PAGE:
A great way to start is to develop the habit of writing a to-do list every morning or before you go to bed. The key is to set realistic expectations and write each item down in order of importance, so even if you weren't able to cross everything off the list, the most crucial tasks would hopefully be taken care of.
Tip: Keep your to-do list somewhere that's constantly visible while you work, and break down large projects into smaller activities to avoid task paralysis. 

2. Delegate work

One common mistake that most small business owners make is that they intentionally take on too many responsibilities. In the early stages, it's common to do as much work as you can by yourself. You may worry that nobody else can do the job as well as you can. Whatever the reason, it shouldn't get to the point where you are always overworked. If you're serious about scaling your business, you need to learn to delegate. 

First, assess how you're managing your current team. Do you trust them to handle even some of the most important functions in your business? Try taking on more of an advisory role. Guide your employees and slowly give them more and more responsibility in the areas where they excel. Not only will this save you time, but it will also create a more empowering environment for those you work with.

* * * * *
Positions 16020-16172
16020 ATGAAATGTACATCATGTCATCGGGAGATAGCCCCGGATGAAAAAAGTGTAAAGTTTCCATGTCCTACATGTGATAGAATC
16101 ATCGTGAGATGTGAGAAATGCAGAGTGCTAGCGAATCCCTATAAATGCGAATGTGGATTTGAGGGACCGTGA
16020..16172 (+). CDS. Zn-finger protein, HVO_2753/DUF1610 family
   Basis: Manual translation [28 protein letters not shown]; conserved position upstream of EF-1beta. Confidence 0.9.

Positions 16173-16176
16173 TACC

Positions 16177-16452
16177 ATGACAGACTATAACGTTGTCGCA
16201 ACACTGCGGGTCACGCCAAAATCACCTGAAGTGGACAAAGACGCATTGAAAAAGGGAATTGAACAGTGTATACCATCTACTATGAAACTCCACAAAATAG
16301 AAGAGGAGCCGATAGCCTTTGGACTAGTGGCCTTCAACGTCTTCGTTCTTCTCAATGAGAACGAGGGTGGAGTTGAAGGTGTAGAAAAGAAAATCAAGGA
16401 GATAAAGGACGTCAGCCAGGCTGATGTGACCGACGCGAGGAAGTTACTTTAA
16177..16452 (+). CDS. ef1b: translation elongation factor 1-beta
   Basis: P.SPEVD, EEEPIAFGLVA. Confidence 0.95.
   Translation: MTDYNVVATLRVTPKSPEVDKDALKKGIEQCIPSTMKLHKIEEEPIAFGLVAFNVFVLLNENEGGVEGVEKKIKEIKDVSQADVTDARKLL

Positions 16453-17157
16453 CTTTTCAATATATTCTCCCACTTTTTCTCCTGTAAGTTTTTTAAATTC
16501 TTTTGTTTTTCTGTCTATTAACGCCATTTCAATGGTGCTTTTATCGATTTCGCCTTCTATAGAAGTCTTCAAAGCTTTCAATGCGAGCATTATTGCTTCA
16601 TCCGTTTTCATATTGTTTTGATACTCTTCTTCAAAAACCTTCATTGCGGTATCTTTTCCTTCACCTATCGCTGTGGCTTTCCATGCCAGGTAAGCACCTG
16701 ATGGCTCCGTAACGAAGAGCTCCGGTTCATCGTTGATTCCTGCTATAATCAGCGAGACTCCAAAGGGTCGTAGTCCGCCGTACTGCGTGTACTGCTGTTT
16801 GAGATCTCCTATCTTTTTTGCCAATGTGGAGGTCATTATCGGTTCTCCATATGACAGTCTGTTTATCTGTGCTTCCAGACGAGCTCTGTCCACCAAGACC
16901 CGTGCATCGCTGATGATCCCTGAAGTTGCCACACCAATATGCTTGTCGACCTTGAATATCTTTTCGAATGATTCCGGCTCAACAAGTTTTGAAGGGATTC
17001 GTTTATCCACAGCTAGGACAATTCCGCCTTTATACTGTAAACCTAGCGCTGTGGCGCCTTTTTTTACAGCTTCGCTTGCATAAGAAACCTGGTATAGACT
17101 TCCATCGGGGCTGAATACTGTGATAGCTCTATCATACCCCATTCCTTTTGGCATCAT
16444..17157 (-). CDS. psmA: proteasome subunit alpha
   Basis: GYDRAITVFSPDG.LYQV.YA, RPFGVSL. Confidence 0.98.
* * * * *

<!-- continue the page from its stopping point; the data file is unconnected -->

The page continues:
If you already have that covered but your team is still drowning in work, then it's time to do some hiring. Find the right talent, and set them up with a mentor from your existing team. If you're a solopreneur, that may be you at first. Hiring comes with high upfront costs, like financing additional salaries and training new recruits. In the long run, however, these expenses will pay for themselves in the time you save and the teams you build. 
Tip: Periodically check in with your employees about a task's progress, and assist them only when they genuinely need your help.

3. Identify time wasters

Whether it's a chatty coworker or your business' social media profile that you can't stop checking every few minutes, distractions are the number one enemy of productivity. While certain distractions are entirely beyond our control, others can easily be avoided by exercising self-discipline. Even if it requires establishing healthy boundaries with the people you live or work with, blocking access to certain sites, or having to lock your phone inside a drawer, you must be willing to take the necessary steps to boost your productivity.